These are two pictures from when I did a trial run with the Thomas pump and held a small bowl, it worked but I’ve not needed to use it, so it’s stashed somewhere in my shop

          Click image for larger version  Name:	Thomas pump.jpg Views:	0 Size:	46.3 KB ID:	1281533Click image for larger version  Name:	it worked.jpg Views:	0 Size:	53.4 KB ID:	1281534
          Last edited by Leo Van Der Loo; 05-03-2020, 11:20 PM.

          Have fun and take care
          Leo Van Der Loo

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          • #6

            Re: Ball turning question.

            Originally posted by bkrits View Post
            This guy does demo on utube http://www.armadillowoodworks.com/index.html Go to his demos, I have found it good to have a vacuum chuck although if you get down in wall thickness it sucks the air through the wood
            I slap some quick-drying finish on the side/area where I'm not working to seal it better. For my bowl turnings, a vacuum chuck is all I ever use now but like everything else in turning it isn't the only way and it doesn't work for everything.
            After truing up the warped inside, I use a Oneway adapter on my live centre to mount the chuck with the bowl still attached for easy centering.
            billh

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            • Thread Continues Below...

            • #7

              Re: Ball turning question.

              I too have never done more than the odd sphere and as Leo says, incorporating into a spindle. The berceau or cradle at the link below had part of one (more or less) on the end posts. I was going through some spindle stuff I have downloaded and archived and came across something from Jon Siegle, a respected turner in New England. Went to his website and found this article. https://static1.squarespace.com/stat...2/inSearch.pdf The process does include an element I have not noticed before by any turner. He does not picture his final holding jig but not too difficult to figure out. Dick Gerard, one of the founding members of the AAW has been posting spheres or more commonly called balls for years. They are a popular item for turners that sell through galleries as a basic income item.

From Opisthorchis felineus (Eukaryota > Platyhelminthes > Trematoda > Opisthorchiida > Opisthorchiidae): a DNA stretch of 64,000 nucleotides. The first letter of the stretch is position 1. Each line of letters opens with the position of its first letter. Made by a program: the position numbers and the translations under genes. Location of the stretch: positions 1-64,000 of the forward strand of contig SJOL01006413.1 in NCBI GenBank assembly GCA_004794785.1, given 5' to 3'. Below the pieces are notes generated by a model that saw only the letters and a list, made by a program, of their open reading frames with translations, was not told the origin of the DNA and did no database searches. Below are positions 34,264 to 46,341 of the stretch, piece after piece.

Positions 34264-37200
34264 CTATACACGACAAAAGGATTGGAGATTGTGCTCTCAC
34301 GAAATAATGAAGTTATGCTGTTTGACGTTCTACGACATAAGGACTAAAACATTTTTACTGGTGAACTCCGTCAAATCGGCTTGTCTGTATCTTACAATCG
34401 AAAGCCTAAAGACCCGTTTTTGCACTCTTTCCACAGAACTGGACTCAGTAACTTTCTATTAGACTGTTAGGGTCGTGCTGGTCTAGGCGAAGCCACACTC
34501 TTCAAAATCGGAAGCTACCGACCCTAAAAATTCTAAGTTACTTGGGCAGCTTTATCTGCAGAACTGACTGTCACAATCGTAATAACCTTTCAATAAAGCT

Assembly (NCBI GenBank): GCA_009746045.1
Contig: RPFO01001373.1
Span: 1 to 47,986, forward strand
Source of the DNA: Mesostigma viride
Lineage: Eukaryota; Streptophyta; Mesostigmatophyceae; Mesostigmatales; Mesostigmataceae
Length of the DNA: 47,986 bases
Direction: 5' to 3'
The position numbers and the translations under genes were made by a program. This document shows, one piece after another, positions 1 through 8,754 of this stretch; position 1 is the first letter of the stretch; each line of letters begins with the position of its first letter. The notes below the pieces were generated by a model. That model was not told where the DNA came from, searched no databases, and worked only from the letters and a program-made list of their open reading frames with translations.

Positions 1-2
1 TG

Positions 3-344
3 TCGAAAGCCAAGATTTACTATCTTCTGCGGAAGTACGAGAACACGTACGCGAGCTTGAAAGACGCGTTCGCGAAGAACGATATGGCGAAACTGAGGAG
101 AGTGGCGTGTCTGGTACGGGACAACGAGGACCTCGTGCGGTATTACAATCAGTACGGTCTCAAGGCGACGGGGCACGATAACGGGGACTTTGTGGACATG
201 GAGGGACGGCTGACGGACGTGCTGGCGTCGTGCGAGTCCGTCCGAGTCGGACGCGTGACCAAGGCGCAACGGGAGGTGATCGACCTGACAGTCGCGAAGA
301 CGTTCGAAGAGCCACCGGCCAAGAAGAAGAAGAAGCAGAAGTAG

Last edited by Mike Brazeau; 05-08-2020, 10:47 AM.
              Mike
              www.picturetrail.com/mikebrazeau

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              • #8

                Re: Ball turning question.

                Thanks Mike, I had a look at and downloaded the article for future examination. I am making new walnut, cherry and brass vise handle ends for my workbench because I was never satisfied with the old ones. Once the new ones are made and the vise hardware is painted, I will show some pictures of "the board pile" as I came to call it as I was making it.

                I think that I have sufficient ideas now to get it done! Thanks to everyone who contributed.

                Ken
                Last edited by KenL; 05-08-2020, 12:34 PM. Reason: Typo